Schmitt Trigger Asymmetric Vth

Discussion in 'Homework Help' started by ECE101, Dec 11, 2011.

  1. ECE101

    Thread Starter New Member

    Nov 25, 2011
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    Hi,

    Im just wondering how I use the following formula to compensate for an asymmetric Vth?

    [​IMG]

    Vth = +/- Vsat(R1/(R1+R2)) + Vref(R2/R1+R2)

    and also is T = 2.2CR the correct formula to use for modifying for an astable multivibrator?



    Any help would be greatly appreciated!
     
  2. t_n_k

    AAC Fanatic!

    Mar 6, 2009
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    See attachment for example with different switching values to your requirement but a similar concept on which you could base your working. I designed for +4V and -6V switching points. The op-amp saturation output is 2V from the supply rail for either output polarity - rather than 0.5V. I assumed forward diode drops of 0.65V.
     
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  3. ECE101

    Thread Starter New Member

    Nov 25, 2011
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    Thanks t_n_k thats great,

    How did you calculate those resistor values though?
     
  4. t_n_k

    AAC Fanatic!

    Mar 6, 2009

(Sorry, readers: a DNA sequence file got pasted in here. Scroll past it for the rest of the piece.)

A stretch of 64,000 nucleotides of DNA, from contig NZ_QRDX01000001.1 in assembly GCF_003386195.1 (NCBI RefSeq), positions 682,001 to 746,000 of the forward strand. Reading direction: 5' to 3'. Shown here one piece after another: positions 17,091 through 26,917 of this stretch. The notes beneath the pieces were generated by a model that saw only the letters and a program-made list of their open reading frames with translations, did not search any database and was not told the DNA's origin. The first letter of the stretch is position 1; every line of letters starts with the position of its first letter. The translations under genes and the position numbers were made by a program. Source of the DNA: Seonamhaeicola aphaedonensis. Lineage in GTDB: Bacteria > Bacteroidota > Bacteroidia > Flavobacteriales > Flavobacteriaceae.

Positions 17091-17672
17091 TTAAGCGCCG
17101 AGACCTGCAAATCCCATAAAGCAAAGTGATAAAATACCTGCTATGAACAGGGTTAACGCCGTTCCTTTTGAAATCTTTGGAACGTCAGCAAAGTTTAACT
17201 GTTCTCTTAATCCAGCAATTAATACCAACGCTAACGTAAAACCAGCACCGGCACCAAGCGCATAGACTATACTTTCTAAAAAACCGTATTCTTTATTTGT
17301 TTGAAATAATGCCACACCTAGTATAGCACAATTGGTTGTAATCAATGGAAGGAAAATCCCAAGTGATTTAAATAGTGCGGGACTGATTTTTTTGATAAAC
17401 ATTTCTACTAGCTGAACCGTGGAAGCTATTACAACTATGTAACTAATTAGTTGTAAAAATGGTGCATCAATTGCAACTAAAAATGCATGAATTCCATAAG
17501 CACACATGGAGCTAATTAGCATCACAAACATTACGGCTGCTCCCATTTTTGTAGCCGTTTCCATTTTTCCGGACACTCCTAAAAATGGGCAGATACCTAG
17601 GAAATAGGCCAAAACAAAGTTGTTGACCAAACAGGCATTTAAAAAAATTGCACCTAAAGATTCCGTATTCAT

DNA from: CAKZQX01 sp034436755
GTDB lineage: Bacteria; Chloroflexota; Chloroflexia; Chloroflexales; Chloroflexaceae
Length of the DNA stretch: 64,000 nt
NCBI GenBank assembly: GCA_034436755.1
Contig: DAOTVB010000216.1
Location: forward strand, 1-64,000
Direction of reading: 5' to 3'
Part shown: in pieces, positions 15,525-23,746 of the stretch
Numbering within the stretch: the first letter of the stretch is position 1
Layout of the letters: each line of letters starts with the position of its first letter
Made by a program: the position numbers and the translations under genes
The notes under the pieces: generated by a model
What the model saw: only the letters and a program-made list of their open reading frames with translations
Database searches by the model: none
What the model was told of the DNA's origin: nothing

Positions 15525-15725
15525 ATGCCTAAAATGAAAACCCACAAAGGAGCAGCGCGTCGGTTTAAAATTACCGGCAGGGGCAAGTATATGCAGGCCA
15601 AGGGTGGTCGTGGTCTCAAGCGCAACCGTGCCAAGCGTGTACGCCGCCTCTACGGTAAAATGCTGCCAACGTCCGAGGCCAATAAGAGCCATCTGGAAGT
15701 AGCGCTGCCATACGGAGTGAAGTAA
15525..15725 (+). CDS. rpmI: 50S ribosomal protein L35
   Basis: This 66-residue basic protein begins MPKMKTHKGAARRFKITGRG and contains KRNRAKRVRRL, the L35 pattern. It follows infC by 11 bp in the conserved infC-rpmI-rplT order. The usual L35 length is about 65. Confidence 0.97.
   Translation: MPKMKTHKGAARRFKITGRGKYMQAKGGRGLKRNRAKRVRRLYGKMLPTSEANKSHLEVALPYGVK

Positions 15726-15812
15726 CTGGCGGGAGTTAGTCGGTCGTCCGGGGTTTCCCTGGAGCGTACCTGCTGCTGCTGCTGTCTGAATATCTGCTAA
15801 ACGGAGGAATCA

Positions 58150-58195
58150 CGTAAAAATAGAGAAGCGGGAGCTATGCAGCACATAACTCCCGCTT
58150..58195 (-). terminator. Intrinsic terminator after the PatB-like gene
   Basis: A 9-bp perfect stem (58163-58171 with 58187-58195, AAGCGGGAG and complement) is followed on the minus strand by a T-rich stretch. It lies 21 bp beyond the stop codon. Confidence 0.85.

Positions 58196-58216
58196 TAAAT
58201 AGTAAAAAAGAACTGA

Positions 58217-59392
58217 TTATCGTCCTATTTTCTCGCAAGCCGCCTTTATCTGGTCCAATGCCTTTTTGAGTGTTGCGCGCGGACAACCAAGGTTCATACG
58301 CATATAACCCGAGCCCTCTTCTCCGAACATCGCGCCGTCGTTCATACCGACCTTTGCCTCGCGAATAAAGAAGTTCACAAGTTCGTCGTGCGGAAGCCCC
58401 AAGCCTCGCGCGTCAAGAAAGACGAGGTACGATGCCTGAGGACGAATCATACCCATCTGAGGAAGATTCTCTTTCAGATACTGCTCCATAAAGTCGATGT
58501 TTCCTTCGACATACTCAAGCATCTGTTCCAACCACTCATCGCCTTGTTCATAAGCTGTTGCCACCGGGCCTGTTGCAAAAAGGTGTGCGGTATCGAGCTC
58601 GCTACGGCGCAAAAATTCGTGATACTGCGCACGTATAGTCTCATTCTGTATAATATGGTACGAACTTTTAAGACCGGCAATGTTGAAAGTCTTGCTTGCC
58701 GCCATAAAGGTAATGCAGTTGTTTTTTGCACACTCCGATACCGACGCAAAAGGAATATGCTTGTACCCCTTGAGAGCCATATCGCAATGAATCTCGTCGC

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    My expectation was that you might figure that out for yourself.

    Here's a start.

    In my posted circuit R1 is 10kΩ.

    If the proposed positive input required to switch the output from -ve to +ve state is +4V, then the current into the 10kΩ (at the transition condition) will be 400uA - the positive and negative op-amp inputs are assumed to be at ground potential (at the transition point) when the positive terminal voltage 'matches' that of the negative terminal which is tied to ground.

    The same 400uA in the 10kΩ must also flow through R2 and diode D2 to the potential at the op-amp output terminal. In my case the output can only swing to ±10V. Immediately prior to output transition with a positive going input, if the output is at -10V then the 400uA is flowing through R2 and D2 to a potential of -10V. Assuming the diode has a forward drop of 0.65V what will be the voltage drop across R2 [V_R2] that will satisfy the circuit conditions? If you know V_R2 and the current in R2 you can then find R2.
     
    Last edited: Dec 12, 2011
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  5. ECE101

    Thread Starter New Member

    Nov 25, 2011
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    Perfect thanks for the explanation :)

    Just one more question,

    After I've modified the circuit as an astable multivibrator, how do I achieve an asymmetric period? For different charge and discharge periods do I need 2 different capacitors?
     
  6. t_n_k

    AAC Fanatic!

    Mar 6, 2009
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    BTW the asymmetric period is 1.33RC not 2.2RC as you originally stated.

    To achieve a symmetric astable operation you would simply replace the dual (Rx + diode) branches with a single feedback resistance.
     
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